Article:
After that, certain borrower will receive an additional five months of payments, including: borrowers with SBA microloans or 7(a) Community Advantage loans or borrowers with any 7(a) or 504 loan in hard hit sectors: educational services; arts, entertainment and recreation; food service and accommodation; support activities for mining, and oil and gas extraction; apparel manufacturing; clothing and clothing accessories stores; sporting goods, hobby, book and music stores; air transportation; transit and ground passenger transportation; scenic and sightseeing transportation; publishing industries; motion picture and sound recording; broadcasting; rental and leasing services; and personal and laundry services. 

New SBA loans made or approved between December 22, 2020 and September 30, 2021 will receive six months of government payment of principal and interest, also capped at $9,000 per month. (top)

Discover more resources and funding sources to help your small business on our Save Small Business Resources Center.  


Past Documentation on PPP Relief

UPDATE: The PPP application deadline has passed, but we are continuing to advocate for additional targeted relief for small businesses and industries hit hardest by the pandemic.

 

Click here to discover more resources and financial support programs


For help finding a PPP lender, please click here to visit SBA’s Lender Match tool. If you have received a PPP loan and are seeking guidance on forgiveness, please click here.

The Coronavirus Aid, Relief, and Economic Security (CARES) Act allocated $660 billion to help small businesses keep workers employed amid the pandemic and economic downturn. Known as the Paycheck Protection Program (PPP), the initiative provides 100% federally guaranteed loans to small businesses.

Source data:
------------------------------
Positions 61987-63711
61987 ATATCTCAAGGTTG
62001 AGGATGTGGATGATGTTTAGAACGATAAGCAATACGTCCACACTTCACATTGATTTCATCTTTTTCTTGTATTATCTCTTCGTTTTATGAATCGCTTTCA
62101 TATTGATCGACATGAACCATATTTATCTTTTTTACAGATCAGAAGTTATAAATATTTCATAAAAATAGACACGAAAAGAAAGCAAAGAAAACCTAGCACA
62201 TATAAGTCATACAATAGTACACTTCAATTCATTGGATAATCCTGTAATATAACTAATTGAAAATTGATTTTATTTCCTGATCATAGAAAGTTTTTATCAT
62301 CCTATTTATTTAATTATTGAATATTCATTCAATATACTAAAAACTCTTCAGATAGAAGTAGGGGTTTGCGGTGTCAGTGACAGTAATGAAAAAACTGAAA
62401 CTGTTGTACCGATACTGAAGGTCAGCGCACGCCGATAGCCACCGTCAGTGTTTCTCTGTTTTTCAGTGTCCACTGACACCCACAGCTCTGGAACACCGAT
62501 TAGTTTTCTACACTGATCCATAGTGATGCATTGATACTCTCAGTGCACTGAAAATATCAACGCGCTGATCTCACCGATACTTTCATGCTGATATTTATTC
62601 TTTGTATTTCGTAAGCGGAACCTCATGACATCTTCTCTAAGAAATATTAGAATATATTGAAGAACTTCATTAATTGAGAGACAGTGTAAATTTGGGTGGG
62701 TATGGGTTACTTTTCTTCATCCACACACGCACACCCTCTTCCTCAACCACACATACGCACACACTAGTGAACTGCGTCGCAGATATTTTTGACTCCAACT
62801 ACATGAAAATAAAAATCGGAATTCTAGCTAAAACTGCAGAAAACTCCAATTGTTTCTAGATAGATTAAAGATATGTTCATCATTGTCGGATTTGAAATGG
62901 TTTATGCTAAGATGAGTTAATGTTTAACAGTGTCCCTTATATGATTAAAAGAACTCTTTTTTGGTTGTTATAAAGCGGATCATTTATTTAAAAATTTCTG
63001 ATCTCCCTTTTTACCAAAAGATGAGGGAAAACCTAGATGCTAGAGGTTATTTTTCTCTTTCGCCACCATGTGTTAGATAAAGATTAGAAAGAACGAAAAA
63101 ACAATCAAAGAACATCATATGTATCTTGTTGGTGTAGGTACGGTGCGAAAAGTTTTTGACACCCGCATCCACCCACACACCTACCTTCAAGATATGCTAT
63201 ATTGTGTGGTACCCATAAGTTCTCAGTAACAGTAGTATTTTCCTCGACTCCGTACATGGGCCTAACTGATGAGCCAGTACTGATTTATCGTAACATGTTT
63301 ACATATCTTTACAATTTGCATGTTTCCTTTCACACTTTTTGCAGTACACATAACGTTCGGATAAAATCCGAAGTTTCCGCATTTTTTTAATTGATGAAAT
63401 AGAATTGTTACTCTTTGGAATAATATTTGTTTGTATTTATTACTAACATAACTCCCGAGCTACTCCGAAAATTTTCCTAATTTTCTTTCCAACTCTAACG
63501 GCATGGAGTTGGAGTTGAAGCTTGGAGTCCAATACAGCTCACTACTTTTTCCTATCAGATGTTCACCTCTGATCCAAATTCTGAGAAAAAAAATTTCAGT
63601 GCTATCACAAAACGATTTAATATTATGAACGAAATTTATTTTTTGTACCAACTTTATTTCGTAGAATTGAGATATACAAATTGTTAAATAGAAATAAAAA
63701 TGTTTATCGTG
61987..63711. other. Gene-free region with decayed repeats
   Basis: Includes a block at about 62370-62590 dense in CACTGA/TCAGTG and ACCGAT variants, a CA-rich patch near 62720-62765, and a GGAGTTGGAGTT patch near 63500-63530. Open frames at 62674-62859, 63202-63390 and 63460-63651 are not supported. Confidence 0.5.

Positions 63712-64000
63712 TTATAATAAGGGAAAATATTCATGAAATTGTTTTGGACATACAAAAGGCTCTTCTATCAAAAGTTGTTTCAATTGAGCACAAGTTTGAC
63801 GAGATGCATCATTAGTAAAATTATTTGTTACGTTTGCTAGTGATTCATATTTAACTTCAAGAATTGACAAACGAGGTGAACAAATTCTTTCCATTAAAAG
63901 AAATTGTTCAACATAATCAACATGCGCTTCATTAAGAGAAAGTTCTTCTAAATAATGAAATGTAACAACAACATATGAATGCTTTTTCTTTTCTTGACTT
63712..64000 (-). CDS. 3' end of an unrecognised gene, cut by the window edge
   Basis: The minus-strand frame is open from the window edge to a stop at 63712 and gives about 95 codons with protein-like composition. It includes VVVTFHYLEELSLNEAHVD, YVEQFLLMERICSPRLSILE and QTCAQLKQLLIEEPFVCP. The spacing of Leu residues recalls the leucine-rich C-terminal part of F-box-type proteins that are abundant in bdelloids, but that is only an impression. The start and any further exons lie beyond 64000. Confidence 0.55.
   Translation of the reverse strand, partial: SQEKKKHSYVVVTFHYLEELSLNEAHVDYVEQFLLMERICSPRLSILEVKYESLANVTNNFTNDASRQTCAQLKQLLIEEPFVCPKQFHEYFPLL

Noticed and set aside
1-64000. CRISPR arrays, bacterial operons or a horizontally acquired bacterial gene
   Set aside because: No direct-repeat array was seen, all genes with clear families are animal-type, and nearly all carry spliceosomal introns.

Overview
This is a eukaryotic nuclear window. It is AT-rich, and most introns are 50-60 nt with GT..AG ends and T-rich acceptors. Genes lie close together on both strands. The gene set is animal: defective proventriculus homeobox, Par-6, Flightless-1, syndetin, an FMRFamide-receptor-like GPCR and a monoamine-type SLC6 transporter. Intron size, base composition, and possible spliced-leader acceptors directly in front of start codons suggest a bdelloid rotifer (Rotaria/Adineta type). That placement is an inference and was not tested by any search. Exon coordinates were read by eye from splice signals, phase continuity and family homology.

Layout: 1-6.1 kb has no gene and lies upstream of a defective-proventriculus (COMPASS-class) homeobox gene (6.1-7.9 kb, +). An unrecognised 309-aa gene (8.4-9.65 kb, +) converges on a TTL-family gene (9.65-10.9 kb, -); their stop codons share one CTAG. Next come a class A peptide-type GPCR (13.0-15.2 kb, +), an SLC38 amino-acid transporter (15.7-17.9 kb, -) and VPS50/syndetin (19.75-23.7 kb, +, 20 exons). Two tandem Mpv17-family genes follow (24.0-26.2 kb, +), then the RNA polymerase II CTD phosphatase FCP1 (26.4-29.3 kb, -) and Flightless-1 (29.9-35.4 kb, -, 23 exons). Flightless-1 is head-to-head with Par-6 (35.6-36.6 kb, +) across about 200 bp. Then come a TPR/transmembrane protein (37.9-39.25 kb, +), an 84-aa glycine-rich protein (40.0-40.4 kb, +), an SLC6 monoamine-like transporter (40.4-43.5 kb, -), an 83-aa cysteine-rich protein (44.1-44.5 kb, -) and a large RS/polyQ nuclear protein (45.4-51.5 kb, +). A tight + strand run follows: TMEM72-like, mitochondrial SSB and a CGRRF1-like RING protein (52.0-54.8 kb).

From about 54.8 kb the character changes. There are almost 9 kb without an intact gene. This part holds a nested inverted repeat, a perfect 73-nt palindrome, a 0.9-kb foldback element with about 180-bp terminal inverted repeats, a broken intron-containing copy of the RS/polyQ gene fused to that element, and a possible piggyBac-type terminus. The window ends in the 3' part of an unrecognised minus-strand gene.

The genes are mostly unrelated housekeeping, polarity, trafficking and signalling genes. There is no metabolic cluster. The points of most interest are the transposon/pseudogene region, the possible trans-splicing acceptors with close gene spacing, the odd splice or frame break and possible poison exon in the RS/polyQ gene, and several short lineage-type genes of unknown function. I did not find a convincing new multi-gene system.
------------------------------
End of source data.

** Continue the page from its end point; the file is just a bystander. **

Importantly, these PPP loans may be forgiven if borrowers maintain their payrolls during the crisis or restore their payrolls afterward.

The administration’s PPP program guidelines can be found at www.treasury.gov, and the U.S. Small Business Administration's search tool to find a bank that offers PPP loans can be found at https://www.sba.gov/paycheckprotection/find.

The U.S. Chamber of Commerce has issued this step-by-step guide to help small businesses and self-employed individuals check eligibility and prepare to apply for a loan.


Stay informed!

Sign up to receive new and updated COVID-19 resources and guides as they are released.

 

 

Here are the questions you may be asking—and what you need to know.

You can apply through any existing SBA 7(a) lender or through any federally insured depository institution, federally insured credit union, and Farm Credit System institution that is participating. Other regulated lenders will be available to make these loans once they are approved and enrolled in the program. You should consult with your local lender as to whether it is participating.

1. Am I eligible?

You are eligible to apply for a PPP loan if you are:

  • A small business with 500 or fewer employees
  • Defined as “small” by SBA Size Standard that allows for higher employee threshold or is revenue based; or
  • A small business with maximum tangible net worth up to $15 million and the average net income for full 2 fiscal years prior to application does not exceed $5 million
  • A 501(c)(3) with 500 or fewer employees
  • A  sole proprietor, independent contractor, or self-employed
  • A Tribal business concern that meets the SBA size standard
  • A 501(c)(19) Veterans Organization that meets the SBA size standard

In addition, some special rules may make you eligible:

  • If you are in the accommodation and food services sector (NAICS 72), the 500-employee rule is applied on a per physical location basis
  • If you are operating as a franchise or receive financial assistance from an approved Small Business Investment Company the normal affiliation rules do not apply
  • Small businesses that have minority shareholders (private equity or venture capital) can still qualify if those stakeholders relinquish rights

 

2. What will lenders be looking for?

Borrowers will need to complete the Treasury Department's PPP Loan Application (PDF) and payroll documentation.

Lenders will also ask you for a good faith certification that:

  1. The uncertainty of current economic conditions makes the loan request necessary to support ongoing operations
  2. The borrower will use the loan proceeds to retain workers and maintain payroll or make mortgage, lease, and utility payments
  3. Borrower does not have an application pending for a loan duplicative of the purpose and amounts applied for here
  4. From February 15, 2020 to December 31, 2020, the borrower has not received a loan duplicative of the purpose and amounts applied for here (Note: There is an opportunity to fold SBA Disaster Loans into a PPP loan)